Spin–vibronic coherence drives singlet–triplet conversion

Shahnawaz Rafiq, Nicholas P. Weingartz, Sarah Kromer, Felix N. Castellano, Lin X. Chen

Research output: Contribution to journalArticlepeer-review

13 Scopus citations


Design-specific control over the transitions between excited electronic states with different spin multiplicities is of the utmost importance in molecular and materials chemistry1–3. Previous studies have indicated that the combination of spin–orbit and vibronic effects, collectively termed the spin–vibronic effect, can accelerate quantum-mechanically forbidden transitions at non-adiabatic crossings4,5. However, it has been difficult to identify precise experimental manifestations of the spin–vibronic mechanism. Here we present coherence spectroscopy experiments that reveal the interplay between the spin, electronic and vibrational degrees of freedom that drive efficient singlet–triplet conversion in four structurally related dinuclear Pt(II) metal–metal-to-ligand charge-transfer (MMLCT) complexes. Photoexcitation activates the formation of a Pt–Pt bond, launching a stretching vibrational wavepacket. The molecular-structure-dependent decoherence and recoherence dynamics of this wavepacket resolve the spin–vibronic mechanism. We find that vectorial motion along the Pt–Pt stretching coordinates tunes the singlet and intermediate-state energy gap irreversibly towards the conical intersection and subsequently drives formation of the lowest stable triplet state in a ratcheting fashion. This work demonstrates the viability of using vibronic coherences as probes6–9 to clarify the interplay among spin, electronic and nuclear dynamics in spin-conversion processes, and this could inspire new modular designs to tailor the properties of excited states.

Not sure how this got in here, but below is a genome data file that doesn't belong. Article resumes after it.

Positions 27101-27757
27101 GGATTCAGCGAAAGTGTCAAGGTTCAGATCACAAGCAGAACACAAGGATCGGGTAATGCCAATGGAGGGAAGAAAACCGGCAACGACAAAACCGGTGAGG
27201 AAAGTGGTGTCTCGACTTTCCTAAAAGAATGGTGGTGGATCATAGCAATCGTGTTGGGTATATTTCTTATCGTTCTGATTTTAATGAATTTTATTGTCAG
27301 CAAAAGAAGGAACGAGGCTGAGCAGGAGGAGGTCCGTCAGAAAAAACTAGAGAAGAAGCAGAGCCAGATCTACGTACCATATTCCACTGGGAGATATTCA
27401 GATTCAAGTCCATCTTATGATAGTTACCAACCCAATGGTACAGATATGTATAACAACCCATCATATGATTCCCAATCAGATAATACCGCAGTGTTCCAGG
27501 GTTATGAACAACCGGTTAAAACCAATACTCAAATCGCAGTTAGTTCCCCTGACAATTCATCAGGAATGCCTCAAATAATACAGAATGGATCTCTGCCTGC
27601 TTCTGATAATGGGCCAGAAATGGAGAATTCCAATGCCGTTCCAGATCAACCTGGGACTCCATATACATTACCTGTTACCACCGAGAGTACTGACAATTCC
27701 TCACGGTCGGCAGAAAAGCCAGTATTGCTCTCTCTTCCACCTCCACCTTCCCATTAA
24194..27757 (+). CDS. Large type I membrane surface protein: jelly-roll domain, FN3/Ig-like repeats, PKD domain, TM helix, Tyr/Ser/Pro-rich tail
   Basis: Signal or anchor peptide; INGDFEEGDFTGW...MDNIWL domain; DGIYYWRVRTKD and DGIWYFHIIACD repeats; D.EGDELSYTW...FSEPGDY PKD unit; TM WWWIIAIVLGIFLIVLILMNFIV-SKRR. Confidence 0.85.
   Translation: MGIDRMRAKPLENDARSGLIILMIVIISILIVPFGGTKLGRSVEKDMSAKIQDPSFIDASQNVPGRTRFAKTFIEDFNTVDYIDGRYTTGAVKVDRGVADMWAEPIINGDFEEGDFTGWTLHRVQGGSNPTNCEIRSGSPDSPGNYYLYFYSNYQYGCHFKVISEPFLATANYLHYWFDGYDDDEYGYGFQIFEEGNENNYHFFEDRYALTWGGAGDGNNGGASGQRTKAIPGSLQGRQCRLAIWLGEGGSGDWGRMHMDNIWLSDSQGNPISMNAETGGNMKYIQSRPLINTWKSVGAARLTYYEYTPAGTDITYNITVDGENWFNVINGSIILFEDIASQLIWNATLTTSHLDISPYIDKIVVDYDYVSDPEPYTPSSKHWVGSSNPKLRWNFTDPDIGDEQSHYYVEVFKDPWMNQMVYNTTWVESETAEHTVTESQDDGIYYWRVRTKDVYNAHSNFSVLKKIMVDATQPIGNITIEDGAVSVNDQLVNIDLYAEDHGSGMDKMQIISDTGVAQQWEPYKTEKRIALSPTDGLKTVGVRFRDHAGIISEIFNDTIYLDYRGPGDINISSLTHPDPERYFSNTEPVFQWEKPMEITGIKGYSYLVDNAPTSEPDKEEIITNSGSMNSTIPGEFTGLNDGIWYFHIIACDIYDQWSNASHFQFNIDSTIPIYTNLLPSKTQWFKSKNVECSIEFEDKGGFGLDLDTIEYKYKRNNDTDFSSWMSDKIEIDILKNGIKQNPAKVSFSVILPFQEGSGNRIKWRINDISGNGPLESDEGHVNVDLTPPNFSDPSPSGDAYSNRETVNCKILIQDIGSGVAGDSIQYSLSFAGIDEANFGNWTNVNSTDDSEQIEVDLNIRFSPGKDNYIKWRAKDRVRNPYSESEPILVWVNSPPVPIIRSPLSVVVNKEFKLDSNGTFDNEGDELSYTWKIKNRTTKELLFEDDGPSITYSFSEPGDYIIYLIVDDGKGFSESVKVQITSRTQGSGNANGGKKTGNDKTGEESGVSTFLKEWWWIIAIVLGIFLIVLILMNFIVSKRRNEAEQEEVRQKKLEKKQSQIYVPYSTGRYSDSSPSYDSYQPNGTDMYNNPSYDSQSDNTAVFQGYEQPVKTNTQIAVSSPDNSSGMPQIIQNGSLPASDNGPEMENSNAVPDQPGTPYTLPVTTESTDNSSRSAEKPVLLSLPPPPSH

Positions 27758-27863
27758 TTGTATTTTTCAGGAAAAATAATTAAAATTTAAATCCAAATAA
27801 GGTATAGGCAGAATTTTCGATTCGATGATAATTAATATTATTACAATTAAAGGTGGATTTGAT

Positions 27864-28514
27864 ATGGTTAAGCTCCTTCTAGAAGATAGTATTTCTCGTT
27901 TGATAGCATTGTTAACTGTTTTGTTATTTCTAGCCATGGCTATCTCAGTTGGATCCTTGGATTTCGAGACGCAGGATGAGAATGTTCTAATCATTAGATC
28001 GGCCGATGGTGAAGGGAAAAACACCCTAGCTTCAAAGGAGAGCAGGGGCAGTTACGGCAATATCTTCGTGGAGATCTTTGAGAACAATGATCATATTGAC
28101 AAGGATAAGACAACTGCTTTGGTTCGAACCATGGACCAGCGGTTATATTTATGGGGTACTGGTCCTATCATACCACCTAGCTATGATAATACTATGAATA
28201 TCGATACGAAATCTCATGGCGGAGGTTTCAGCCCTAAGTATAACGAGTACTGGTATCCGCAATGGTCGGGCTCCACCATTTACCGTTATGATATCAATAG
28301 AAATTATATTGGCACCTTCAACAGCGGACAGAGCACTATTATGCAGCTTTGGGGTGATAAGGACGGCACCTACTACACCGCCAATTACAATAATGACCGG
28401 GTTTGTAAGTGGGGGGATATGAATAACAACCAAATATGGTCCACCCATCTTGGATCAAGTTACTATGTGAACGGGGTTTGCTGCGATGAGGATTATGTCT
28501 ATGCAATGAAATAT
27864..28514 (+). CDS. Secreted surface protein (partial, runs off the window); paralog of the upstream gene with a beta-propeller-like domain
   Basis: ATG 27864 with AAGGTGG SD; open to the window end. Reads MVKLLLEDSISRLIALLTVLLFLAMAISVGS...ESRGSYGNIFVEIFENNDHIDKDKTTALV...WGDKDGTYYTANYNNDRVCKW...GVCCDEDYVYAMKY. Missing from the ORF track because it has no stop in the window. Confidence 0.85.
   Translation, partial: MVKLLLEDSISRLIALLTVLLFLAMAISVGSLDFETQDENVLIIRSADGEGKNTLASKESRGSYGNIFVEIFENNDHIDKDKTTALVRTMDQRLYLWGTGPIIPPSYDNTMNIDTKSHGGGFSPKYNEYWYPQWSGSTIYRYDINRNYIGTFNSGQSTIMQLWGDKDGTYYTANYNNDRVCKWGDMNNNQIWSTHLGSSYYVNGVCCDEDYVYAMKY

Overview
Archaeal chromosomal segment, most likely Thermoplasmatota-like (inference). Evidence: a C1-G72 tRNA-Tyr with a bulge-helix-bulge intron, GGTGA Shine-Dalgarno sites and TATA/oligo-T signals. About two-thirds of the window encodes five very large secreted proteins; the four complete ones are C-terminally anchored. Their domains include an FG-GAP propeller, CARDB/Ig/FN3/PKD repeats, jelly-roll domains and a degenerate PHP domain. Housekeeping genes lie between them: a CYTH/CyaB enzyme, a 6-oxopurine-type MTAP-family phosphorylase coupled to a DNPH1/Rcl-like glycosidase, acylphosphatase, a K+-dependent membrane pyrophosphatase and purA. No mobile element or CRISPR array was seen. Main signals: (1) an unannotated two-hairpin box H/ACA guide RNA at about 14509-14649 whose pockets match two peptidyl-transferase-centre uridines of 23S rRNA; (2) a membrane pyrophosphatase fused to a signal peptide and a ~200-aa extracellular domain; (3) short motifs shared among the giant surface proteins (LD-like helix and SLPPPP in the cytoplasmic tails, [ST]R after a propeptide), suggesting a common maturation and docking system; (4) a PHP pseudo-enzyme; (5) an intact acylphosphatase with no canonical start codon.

Original languageEnglish
Pages (from-to)776-781
Number of pages6
Issue number7975
StatePublished - Aug 24 2023

Bibliographical note

Publisher Copyright:
© 2023, The Author(s), under exclusive licence to Springer Nature Limited.

ASJC Scopus subject areas

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